Every summer, Denver Water’s Williams Fork Reservoir is known as a secluded, peaceful — and free! — spot for boating, fishing and camping. But once winter settles over this tranquil corner of Grand County, Colorado, only a few ice fishermen brave the intimidating tundra of the place those in the know call “The Fork.”
Those souls know a hidden truth: Swimming beneath the imposing ice is a cornucopia of fish. Northern pike, kokanee salmon and lake, rainbow and brown trout — an ice fisherman’s dream come true.
Against this backdrop, eager fishermen from across Colorado will descended on the idyllic town of Parshall to try their hand at Denver Water’s 3rd Annual catch-and-release tournament at Williams Fork Reservoir.
“The event is a great chance to have personal conversations with locals and answer their questions about Denver Water and our commitment to Grand County,” said Katie Knoll, Denver Water stakeholder relations manager. “We’re happy to bring it back this year, and think it will be bigger and better this time around — and still support a great cause.”
A portion of the proceeds from the tournament will go to Pets for Vets, an organization dedicated to connecting our nation’s military veterans with rescued animals.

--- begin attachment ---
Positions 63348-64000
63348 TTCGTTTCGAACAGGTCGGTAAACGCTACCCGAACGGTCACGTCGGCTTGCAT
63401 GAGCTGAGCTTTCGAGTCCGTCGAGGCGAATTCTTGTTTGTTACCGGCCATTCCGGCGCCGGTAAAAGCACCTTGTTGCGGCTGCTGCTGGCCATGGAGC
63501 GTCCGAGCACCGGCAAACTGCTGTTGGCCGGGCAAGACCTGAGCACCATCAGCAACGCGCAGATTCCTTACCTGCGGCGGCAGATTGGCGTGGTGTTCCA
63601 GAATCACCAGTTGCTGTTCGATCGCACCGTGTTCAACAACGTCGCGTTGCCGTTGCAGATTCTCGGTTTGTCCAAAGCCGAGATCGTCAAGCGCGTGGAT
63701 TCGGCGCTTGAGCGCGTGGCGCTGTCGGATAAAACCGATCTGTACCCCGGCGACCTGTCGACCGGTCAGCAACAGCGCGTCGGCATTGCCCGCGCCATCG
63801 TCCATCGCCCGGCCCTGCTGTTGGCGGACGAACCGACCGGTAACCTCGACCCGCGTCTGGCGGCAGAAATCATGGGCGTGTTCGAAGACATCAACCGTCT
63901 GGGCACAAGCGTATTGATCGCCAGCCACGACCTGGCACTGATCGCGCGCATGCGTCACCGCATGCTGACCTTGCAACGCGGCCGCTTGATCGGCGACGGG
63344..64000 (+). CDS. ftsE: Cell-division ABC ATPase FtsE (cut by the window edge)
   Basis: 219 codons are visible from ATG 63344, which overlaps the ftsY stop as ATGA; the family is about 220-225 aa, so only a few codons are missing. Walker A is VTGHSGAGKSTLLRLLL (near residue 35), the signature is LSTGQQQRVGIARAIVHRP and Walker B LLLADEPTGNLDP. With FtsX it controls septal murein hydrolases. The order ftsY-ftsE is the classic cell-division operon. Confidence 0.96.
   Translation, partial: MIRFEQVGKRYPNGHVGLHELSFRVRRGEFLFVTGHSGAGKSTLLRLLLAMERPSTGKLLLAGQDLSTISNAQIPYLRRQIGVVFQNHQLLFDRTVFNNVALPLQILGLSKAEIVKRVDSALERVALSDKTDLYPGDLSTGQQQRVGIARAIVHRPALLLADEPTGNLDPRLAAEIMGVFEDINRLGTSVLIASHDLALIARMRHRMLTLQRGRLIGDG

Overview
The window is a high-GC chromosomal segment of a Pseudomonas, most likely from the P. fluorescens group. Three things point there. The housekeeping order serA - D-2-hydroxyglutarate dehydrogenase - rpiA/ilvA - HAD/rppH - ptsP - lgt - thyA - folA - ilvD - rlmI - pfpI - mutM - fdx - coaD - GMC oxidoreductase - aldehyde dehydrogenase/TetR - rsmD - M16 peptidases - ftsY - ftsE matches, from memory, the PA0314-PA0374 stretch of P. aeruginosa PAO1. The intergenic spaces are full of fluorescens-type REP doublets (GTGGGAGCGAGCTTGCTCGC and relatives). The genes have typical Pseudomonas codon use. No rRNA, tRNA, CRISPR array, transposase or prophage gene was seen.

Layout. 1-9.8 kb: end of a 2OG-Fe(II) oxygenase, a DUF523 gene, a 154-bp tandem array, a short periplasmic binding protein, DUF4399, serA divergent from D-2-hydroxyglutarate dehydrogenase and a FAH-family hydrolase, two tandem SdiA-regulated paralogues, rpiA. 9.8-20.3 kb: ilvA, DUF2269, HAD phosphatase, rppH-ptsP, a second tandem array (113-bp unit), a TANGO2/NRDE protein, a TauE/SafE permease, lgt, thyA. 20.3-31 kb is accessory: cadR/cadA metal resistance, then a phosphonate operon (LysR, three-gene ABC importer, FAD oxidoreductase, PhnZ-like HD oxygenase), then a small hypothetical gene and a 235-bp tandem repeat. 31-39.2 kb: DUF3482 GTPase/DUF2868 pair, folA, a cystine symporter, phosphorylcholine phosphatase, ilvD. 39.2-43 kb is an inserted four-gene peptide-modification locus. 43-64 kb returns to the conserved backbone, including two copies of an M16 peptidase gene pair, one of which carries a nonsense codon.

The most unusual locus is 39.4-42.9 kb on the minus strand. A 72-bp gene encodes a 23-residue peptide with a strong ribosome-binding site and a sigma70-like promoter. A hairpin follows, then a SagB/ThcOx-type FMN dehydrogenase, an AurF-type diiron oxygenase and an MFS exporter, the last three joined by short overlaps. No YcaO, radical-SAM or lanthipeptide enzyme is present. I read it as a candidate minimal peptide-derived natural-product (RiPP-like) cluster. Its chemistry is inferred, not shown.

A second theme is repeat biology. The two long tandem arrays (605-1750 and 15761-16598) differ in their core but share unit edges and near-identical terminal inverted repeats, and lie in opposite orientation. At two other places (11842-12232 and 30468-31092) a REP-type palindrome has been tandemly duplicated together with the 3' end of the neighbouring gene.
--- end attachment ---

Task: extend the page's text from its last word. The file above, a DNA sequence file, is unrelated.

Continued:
“The stakes are higher this year,” said Knoll, noting the grand prize of $1,000 for the longest Northern Pike. “And snowmobiles, which are normally not allowed on the reservoir, will be allowed for the tournament!”
For a taste of what the day will entail, check out my firsthand account of the inaugural tournament:
In the days prior, Denver Water caretakers were busy ensuring the reservoir was safe, roads were plowed, bathrooms were ready and dumpsters were positioned. And before the sun was up on the day of the tournament, more staff joined them and scattered across the reservoir to take their places as judges, scouts, and parking and registration reps.
The temperature was a chilly -2 degrees at the 7 a.m. start, but the sun soon came out, bringing the temperature to a relatively balmy 32 degrees by afternoon. Good natured banter among contestants rang across the ice as they picked out their spots and started to drill through the ice.
The first triumph came at 8:06 a.m. when Roman Piguliak caught a 20.5-inch rainbow trout. Others had more luck as the day moved along.
When the final horn sounded promptly at 3 p.m., the tournament came to a close. As prizes were awarded, the participants talked about the day, including, of course, the “big one” they almost caught.
Registration is free for those under the age of 15 and $35 for all other participants. Visit the event page for pre-registration information and 2018 rules and prize information.